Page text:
use on very large data files.

Inputs



  UNIT - in the first usage, UNIT is an open file unit which
          contains ASCII tabular data to read. UNIT must not be a
          variable which could be mistaken for a string array.
          In the second usage, when FILENAME is specified, then upon
          return UNIT contains the file unit that TRANSREAD used for
          reading. Normally, the UNIT is closed before return, but
          it can be kept open using the NOCLOSE keyword. In that
          case the unit should be closed with FREE_LUN.
  STRINGARRAY - this is the third usage of TRANSREAD. When a string
                array is passed, elements from the array are used as
                if they were lines from an input file. The array
                must not be of a numeric type, so it cannot be
                mistaken for a file unit. [ Of course, the string
                itself can contain ASCII numeric data. ]

Outputs


  VARi - List of named variables to receive columns from the table,
          one variable for each column. Upon output each variable
          will be an array containing the same number of elements,
          one for each row in the table. If no rows were
          successfully parsed, then the variable values are not
          changed. Use the COUNT output keyword to determine whether
          any rows were parsed.
          NOTE: Up to twenty columns may be parsed. If more columns
          are desired, then a simple modification must be made to the
          IDL source code. To do so, find the beginning of the
          procdure definition, identified by the words, "pro
          transread, ..." and follow the instructions there.

Input Keyword Parameters


  FORMAT - an IDL format expression to be used to transfer *each*
            row in the table. If no format as given then the default
            IDL transfer format is used, based on the types of the
            input variables. As mentioned in the description above,
            a length should be assigned to each format code; a length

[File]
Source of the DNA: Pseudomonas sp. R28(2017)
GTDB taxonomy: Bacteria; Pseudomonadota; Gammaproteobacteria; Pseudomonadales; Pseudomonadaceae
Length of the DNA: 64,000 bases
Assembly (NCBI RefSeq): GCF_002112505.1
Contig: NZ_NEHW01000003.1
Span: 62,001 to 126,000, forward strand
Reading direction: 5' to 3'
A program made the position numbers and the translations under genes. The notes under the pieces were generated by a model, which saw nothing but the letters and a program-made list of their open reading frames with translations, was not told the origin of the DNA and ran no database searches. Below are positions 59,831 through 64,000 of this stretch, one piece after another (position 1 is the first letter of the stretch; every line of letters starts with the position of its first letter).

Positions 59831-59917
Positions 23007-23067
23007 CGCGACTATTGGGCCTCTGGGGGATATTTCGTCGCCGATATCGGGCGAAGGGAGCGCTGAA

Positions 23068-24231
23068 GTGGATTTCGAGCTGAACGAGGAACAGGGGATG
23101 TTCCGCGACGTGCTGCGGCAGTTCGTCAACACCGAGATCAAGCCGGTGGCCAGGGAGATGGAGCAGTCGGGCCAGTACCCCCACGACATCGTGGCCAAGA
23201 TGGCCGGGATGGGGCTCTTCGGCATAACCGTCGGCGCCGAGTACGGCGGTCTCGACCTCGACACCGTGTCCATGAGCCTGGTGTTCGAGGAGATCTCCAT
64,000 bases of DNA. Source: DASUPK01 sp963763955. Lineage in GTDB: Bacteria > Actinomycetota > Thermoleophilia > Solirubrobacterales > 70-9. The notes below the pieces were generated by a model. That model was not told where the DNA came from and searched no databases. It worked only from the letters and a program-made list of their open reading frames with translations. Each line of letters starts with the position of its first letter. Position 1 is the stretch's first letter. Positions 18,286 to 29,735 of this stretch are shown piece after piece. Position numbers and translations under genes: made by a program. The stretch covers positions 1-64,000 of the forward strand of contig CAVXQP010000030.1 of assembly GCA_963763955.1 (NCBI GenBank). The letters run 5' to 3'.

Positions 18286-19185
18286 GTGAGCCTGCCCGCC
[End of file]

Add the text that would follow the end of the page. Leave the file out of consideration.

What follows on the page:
of zero can be used for numeric types. Lines from the
            input which do not contain the correct number of columns
            or do not obey the format statement are ignored.
  DELIM - A ASCII character string which separates (delimits) each
          field in each row. This is commonly a comma or space. When
          the DELIM keyword is used, the FORMAT string does not
          require lengths for each variable. This allows data
          entries in the text file to vary from line to line. For

Example


              TRANSREAD, UNIT, A,B,C, DELIM=',', FORMAT='(A,I,F)', FILENAME='file.csv'
          Notice that the format expression does not specify the
          length of variables A, B, and C. They are separated by ','
          on each line.
  COMMENT - A one-character string which designates a "comment" in
            the input. Input lines beginning with this character
            (preceded by optional spaces) are ignored. FAILCOUNT
            does not increase.
            DEFAULT: no comments are recognized.
            NOTE: lines which do not match the format statement are
            ignored. Comments are likely to be ignored based on
            this behavior, even without specifying the COMMENT
            keyword; however the FAILCOUNT will increase.
  MAXLINES - the maximum number of lines to be read from input. The
              count begins *after* any STARTCUE is satisfied (if any)